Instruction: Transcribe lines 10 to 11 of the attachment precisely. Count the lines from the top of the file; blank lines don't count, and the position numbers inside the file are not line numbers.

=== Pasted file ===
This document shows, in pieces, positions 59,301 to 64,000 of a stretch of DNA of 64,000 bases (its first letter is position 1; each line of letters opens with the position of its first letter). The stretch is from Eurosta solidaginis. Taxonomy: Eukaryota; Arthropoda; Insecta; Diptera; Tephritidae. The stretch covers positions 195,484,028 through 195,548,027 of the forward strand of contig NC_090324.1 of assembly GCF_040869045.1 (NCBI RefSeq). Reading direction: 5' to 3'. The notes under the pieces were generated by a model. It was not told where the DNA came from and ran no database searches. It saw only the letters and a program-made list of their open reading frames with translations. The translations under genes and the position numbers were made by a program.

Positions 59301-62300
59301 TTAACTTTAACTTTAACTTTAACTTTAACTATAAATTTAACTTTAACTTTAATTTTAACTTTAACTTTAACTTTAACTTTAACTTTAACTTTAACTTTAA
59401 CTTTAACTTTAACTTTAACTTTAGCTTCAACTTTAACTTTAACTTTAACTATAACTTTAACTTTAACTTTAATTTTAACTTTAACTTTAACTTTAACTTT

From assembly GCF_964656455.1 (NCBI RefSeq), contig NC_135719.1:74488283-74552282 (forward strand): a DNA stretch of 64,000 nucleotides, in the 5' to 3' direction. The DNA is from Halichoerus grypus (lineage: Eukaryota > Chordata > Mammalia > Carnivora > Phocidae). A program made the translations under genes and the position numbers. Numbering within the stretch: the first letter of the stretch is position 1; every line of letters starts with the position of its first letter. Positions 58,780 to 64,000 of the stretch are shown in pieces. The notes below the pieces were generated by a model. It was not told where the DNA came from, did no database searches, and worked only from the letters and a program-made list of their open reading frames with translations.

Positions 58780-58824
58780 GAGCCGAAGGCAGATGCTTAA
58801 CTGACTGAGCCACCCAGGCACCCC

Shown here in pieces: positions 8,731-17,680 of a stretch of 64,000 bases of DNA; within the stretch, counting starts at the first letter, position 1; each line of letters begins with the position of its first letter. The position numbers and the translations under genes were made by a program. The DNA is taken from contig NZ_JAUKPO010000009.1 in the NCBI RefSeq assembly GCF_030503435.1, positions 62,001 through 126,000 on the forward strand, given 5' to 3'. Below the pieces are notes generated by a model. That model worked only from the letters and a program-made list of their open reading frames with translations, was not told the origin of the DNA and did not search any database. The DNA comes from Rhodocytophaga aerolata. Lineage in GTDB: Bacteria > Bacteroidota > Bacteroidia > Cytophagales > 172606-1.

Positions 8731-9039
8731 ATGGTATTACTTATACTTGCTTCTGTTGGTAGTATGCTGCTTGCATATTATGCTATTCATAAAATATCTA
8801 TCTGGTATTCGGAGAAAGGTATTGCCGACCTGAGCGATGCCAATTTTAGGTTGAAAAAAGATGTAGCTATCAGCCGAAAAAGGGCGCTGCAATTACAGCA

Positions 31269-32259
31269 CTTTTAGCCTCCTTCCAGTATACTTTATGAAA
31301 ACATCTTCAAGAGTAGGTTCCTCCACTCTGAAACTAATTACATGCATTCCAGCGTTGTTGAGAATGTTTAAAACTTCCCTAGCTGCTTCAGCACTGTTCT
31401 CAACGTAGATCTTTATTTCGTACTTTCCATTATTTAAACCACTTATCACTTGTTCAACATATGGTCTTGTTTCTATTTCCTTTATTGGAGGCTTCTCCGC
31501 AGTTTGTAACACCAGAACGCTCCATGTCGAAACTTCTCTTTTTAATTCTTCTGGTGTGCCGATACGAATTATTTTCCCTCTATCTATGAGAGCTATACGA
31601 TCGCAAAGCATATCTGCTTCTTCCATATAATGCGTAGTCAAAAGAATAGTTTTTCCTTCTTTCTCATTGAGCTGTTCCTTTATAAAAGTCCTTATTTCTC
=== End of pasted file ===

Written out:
Positions 8731-9039
8731 ATGGTATTACTTATACTTGCTTCTGTTGGTAGTATGCTGCTTGCATATTATGCTATTCATAAAATATCTA